A New Wrinkle In The GMO Debate: Find Yourself Some Scientists And Pay Them

gmo.jpgAre you confused by GMOs? Only a minority of Americans can even explain what “GMO” stands for. Competing claims about GMOs’ benefits and possible harmfulness confuse the debate further.

Framing the issue as simply “pro” or “con” is far too simplistic an approach to such a complicated part of our food system. Now another confusing reason that GMOs are so controversial—and complex—has emerged: food industry groups are funding scientists’ research.

The newly formed anti-GMO labeling group US Right to Know recently requested access to emails of academics at public institutions (a legal request under the Freedom of Information Act) and uncovered some researchers’ deep ties with the food industry, according to Eric Lipton of the NY Times. Lipton explains that the real problem might not be the influence over the academic integrity of the research, but rather the way the food industry is using these academics as mouthpieces to support their agendas:

The emails provide a rare view into the strategy and tactics of a lobbying campaign that has transformed ivory tower elites into powerful players. The use by both sides of third-party scientists, and their supposedly unbiased research, helps explain why the American public is often confused as it processes the conflicting information.

Lipton quotes academics from both sides (those funded by organic food industry groups and those funded by biotech groups) as “feeling used,” or at least being uncomfortable with the advocacy role that they agreed to. Lipton spends most of the article on the machinations of Monsanto and other big agribusiness companies, but even the feel-good organic food folks don’t have clean hands in this mess: Stonyfield Farms has been involved with academics and used them to support their staunch anti-GMO stance.

In a follow up to Lipton’s article, Jonathan Latham, PhD, executive director of the Bioscience Resource Project, explains that while the academics in Lipton’s article are certainly players in this game, there are even bigger “fish to fry” when it comes to the ways the biotech industry has co-opted academics for advocacy purposes:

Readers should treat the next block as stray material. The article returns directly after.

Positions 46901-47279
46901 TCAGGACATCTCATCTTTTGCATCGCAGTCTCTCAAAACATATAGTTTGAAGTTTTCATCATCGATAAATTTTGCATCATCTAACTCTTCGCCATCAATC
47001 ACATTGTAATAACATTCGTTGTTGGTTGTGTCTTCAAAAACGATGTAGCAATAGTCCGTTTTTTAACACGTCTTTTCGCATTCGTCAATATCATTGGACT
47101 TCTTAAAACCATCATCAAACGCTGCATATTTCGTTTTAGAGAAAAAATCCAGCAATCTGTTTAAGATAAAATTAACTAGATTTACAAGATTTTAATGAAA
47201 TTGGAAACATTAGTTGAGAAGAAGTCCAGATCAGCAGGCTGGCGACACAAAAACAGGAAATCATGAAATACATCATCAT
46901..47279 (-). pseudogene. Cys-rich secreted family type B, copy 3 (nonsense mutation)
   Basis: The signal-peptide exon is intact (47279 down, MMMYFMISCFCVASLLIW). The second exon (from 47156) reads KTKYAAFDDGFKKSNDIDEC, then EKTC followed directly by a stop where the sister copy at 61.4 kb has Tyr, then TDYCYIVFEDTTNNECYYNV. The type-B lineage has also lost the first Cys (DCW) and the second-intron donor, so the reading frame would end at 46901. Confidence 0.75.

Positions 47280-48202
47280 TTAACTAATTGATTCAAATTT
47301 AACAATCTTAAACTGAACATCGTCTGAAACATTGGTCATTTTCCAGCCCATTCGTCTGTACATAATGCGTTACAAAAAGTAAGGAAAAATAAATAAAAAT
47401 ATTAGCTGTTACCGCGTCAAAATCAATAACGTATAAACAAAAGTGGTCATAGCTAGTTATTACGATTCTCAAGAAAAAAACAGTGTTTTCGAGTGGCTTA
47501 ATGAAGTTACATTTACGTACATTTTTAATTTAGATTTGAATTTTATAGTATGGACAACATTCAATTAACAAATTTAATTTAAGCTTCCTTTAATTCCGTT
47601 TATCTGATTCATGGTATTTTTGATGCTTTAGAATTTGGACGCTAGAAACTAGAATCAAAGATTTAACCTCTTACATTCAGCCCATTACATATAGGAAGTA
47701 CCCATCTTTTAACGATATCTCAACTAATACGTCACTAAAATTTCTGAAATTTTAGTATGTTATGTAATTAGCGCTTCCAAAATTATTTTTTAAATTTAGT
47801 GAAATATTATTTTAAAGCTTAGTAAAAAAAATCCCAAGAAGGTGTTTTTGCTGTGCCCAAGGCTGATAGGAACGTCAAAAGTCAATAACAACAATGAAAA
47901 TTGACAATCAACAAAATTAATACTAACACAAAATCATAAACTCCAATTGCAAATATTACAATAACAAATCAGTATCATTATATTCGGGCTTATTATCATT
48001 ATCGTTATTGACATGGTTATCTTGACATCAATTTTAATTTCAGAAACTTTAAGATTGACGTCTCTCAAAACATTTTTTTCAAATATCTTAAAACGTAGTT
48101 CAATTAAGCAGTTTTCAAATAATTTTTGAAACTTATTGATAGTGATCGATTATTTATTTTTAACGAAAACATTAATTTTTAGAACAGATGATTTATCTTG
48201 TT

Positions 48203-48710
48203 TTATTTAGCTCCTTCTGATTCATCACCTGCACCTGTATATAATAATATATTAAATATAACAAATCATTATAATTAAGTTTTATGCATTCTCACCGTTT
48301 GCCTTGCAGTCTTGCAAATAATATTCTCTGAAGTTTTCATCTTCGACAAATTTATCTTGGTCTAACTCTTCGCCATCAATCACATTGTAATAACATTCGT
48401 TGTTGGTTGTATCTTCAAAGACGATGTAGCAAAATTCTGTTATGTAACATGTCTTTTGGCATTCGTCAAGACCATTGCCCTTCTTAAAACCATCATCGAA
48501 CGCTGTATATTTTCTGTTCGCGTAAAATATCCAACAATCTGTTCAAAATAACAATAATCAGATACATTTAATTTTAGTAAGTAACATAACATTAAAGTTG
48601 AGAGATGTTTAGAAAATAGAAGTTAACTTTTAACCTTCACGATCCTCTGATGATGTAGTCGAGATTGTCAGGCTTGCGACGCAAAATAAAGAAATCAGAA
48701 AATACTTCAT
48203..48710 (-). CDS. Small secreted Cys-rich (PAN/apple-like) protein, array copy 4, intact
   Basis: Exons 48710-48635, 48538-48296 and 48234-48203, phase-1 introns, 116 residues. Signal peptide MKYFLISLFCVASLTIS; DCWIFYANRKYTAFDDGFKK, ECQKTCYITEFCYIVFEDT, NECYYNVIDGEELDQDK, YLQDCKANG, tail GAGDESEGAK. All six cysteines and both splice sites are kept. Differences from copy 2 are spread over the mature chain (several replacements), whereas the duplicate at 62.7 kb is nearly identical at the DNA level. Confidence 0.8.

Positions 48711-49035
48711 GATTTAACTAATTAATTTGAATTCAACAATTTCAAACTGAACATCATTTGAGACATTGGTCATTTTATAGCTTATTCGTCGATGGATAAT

So the story that academia’s most vocal GMO defenders, and some of its most prominent scientists, are copied into these emails is missing. The focus on individuals like Folta occludes a demonstration, for the first time ever, of long-suspected and intricate coordination and cooperation among them. 

We’re no stranger to the ways that science can influence policy, and food groups can influence science, but the implications of this current GMO debate are made more significant by the DARK Act, an anti-GMO labeling bill that has already passed in the House. While the biotech industry has stood up against GMO labeling because of concerns that it will cause confusion and unnecessary fear amongst consumers (as well as diminish their profit margins), Libby Folly of Environmental Working Group explains that accepting GMO labeling could be a boon for food companies, according to MIT researcher, Alexis H. Bateman:

Besides improving relationships with customers, Bateman says, labeling could save companies money by forcing them to take a close look at their supply chains, showing where they could become more efficient. It could also help ensure an unbroken supply and improve relationships with vendors, both of which reduce a company’s risk. She says smart companies will not only oppose the DARK Act, but get ahead of the game by acting on their own now."

Of course we realize the irony of citing an academic after reporting on Lipton’s article, but consumer demand is such an important part of business that Bateman’s perspective seems valid in this context. We’re watching the DARK Act closely as the GMO debate lurches forward. We hope that solid science, and the protection of human and environmental health, will prevail.


Read all articles by Damon Cory-Watson

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